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Mugaritz

Otzazulueta Baserria, Aldura Aldea 20, Errenteria, San Sebastian, 20100, Spain

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Andoni Luis Aduriz set up Mugaritz in 1998 after working at El Bulli from 1993 to 1994 and from 1996 as chef at Martin Berasategui. Mugaritz gained a second Michelin star in 2005. Mr Aduriz is acknowledged as being at the forefront of the creative cuisine that Spain has become known for; not bad for someone who failed his first year at catering college. Mugaritz is in the hills a few miles from San Sebastian (about twenty minutes by car). After a major fire in 2010 it was completely rebuilt, with an attractive garden and spacious dining room. There is no menu here, but the restaurant ask you in advance of any dietary preferences before preparing a lengthy series of small courses from their famously wide repertoire of dishes, the meal priced at €170 (£137).

The dining room has widely spaced tables, seating up to 50 people at any one time, the room divided up into sections by little screens. No less than 35 chefs work in the kitchen to prepare the complex dishes. The wine list had a quite wide range, with plenty of fine Spanish wines but also, for example, some good German Rieslings. Belondrade Y Lurton Quinta Apolonia Blanco Joven Castilla Leon 2009 was priced at €42 for a wine that you can find in a shop for €19, Fritz Haag Juffer Sonnenuhr Riesling Spatlese Brauneberger Bereich Bernkasteler 2008 €70 for a wine that retails at around €24, and Vega Sicilia Tinto Valbuena 5 Ano was €320 for a wine that will set you back about €95 in a shop. We drank Jermann vintage Tunina at €90 for a wine that retails at around €48.

The meal began with an envelope placed on the table sealed with wax; inside was a thin card with the message "bread and olives"; the card turns out to be an edible cracker, olive paste is provided on the side. This was a foretaste of the very technical food in which Mugaritz specialises. A single strand of spinach was served warm and dusted with a powder made with chrysanthemum flowers, which had little inherent flavour. Harmless enough, but this was in the end just a little piece of spinach.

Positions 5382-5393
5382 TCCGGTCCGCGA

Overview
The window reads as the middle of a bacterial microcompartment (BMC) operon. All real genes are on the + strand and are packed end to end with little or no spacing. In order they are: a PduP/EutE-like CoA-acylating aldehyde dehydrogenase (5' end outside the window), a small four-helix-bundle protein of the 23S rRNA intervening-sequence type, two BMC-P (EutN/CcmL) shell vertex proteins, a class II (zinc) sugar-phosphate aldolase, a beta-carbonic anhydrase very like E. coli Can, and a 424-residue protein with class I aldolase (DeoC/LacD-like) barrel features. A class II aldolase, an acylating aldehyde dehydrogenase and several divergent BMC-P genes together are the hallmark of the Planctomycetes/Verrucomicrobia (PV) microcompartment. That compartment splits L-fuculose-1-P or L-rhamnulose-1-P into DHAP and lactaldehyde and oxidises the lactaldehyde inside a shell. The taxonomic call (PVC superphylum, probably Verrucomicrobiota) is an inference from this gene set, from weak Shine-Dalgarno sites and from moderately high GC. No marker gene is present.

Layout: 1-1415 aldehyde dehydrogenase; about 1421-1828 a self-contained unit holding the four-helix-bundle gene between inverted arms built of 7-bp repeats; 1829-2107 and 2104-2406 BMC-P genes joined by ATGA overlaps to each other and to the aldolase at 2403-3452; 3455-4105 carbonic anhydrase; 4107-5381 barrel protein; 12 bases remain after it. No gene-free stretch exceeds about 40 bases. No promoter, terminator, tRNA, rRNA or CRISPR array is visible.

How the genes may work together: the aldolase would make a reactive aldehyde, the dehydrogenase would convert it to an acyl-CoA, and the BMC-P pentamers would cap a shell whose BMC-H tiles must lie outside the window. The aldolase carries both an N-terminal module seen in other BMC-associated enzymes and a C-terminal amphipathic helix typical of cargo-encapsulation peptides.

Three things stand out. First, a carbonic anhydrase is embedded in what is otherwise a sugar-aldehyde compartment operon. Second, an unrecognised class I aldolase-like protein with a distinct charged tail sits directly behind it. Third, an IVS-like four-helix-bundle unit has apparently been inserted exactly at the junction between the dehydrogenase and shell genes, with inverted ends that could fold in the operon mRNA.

Sea anenome mousse was encased in a cigar-shaped savoury tuile and served in a box of sand. This was not unpleasant, and was doubtless a good example of sea anenome mousse. This was followed by bone marrow on toast, which I know some people love but does nothing for me. "Grapes" with dried tuna turned out to be warm melon, topped with hard pieces of dried tuna and spiced seeds; I didn't find this an enjoyable combination.

Noodles of milk skin were wrapped in lard and served with an emulsion of tomatoes and pumpkin. The "noodles" were hard in texture, the emulsion not having a lot of flavour. Baby squid with lemon had distinctly chewy squid, which was hard to forgive in a part of the world with very fine squid, and indeed where I had eaten superb squid at lunch on the very same day at Ibai. It may be hard to benchmark sea anemone mouse, but it is easy to tell good from mediocre squid. "Cheese" with mushrooms turned out to be a concoction of mail and flax seeds that resembles cheese, served with a few warm ceps; this was pleasant enough, but not as enjoyable as, say, an actual goat cheese.

Hake with cauliflower and marscapone cheese was the best dish of the meal to this point, the hake capably cooked, the powder of cauliflower pleasant, but this for me was still merely pleasant, perhaps 15/20 level cooking. Better was sargo, a fish a little like sea bream served with deep fried pasta; the fish was carefully cooked, well seasoned and the crunchy pasta with it provided an interesting texture contrast (17/20). The next stage involved some audience participation: a pestle and mortar was provided, with the diners asked to grind some pepper seeds. Then a few pieces of cod and a broth of vegetable stock and sunflower seeds was provided to be added in order to make a soup. The broth had an unfortunate grey appearance and little flavour, and the overall effect was distinctly unappetizing, the kind of thing that someone might serve at a school canteen (10/20). Better was veal with honey and meat powder, the veal nicely cooked, the meat powder giving an additional texture (15/20). Raviolo of aromatic vegetables and herbs, though, had a very bitter taste and the pasta had an odd, chewy texture. My lamb with brain ragout was better, with reasonable quality lamb and a creamy ragout of lamb brains (15/20).